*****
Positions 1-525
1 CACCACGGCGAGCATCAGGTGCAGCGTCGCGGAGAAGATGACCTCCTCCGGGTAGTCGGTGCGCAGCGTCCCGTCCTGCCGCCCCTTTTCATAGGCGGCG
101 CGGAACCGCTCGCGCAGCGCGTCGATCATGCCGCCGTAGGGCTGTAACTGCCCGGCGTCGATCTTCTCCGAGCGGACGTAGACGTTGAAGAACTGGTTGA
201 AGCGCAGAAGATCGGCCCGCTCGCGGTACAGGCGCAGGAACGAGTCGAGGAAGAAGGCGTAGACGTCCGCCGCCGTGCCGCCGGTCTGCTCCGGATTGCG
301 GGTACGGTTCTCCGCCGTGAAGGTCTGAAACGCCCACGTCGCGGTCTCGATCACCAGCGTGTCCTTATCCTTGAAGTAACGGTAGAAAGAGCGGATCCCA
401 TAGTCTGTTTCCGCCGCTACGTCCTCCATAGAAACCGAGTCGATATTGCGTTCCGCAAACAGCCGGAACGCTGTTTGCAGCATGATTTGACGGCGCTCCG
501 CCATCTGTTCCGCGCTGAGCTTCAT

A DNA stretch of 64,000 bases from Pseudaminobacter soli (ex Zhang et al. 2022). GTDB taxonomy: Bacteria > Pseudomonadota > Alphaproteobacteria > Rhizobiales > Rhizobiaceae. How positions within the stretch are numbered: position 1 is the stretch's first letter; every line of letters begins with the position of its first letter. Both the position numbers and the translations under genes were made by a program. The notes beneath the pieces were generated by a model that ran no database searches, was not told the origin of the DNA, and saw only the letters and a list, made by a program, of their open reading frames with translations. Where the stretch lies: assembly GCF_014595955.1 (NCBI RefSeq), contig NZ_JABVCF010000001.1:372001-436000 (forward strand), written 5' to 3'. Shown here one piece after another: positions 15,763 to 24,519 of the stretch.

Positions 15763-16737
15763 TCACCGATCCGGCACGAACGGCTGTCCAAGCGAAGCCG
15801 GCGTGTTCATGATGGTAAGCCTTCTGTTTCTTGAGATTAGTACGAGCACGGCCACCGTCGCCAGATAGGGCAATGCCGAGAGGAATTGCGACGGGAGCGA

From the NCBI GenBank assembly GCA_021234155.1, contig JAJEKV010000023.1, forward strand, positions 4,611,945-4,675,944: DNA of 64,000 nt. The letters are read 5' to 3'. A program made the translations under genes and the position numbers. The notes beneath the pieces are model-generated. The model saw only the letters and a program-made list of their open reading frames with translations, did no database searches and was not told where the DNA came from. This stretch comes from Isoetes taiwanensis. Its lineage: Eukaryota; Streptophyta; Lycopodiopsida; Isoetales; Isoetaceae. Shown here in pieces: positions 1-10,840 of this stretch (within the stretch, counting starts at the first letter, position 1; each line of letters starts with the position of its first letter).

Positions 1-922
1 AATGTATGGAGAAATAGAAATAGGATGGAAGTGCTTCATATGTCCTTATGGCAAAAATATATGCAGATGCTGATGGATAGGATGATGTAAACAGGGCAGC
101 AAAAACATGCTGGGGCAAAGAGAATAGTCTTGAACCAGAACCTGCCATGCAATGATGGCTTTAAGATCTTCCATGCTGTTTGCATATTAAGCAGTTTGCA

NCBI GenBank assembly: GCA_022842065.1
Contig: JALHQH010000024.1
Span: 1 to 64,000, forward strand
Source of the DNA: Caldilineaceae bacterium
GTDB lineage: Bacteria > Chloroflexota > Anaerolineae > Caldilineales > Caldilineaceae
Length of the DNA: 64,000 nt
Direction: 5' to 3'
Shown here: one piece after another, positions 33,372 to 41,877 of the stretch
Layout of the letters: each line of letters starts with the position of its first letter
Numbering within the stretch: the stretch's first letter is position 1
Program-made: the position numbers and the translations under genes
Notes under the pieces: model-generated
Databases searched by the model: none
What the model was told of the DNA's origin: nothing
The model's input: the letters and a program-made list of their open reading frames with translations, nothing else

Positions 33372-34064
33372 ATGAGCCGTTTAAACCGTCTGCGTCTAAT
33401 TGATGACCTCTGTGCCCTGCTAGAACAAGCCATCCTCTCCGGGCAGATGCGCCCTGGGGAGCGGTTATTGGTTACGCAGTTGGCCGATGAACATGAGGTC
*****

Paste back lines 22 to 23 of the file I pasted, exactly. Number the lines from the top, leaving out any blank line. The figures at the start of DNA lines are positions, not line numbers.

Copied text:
Direction: 5' to 3'
Shown here: one piece after another, positions 33,372 to 41,877 of the stretch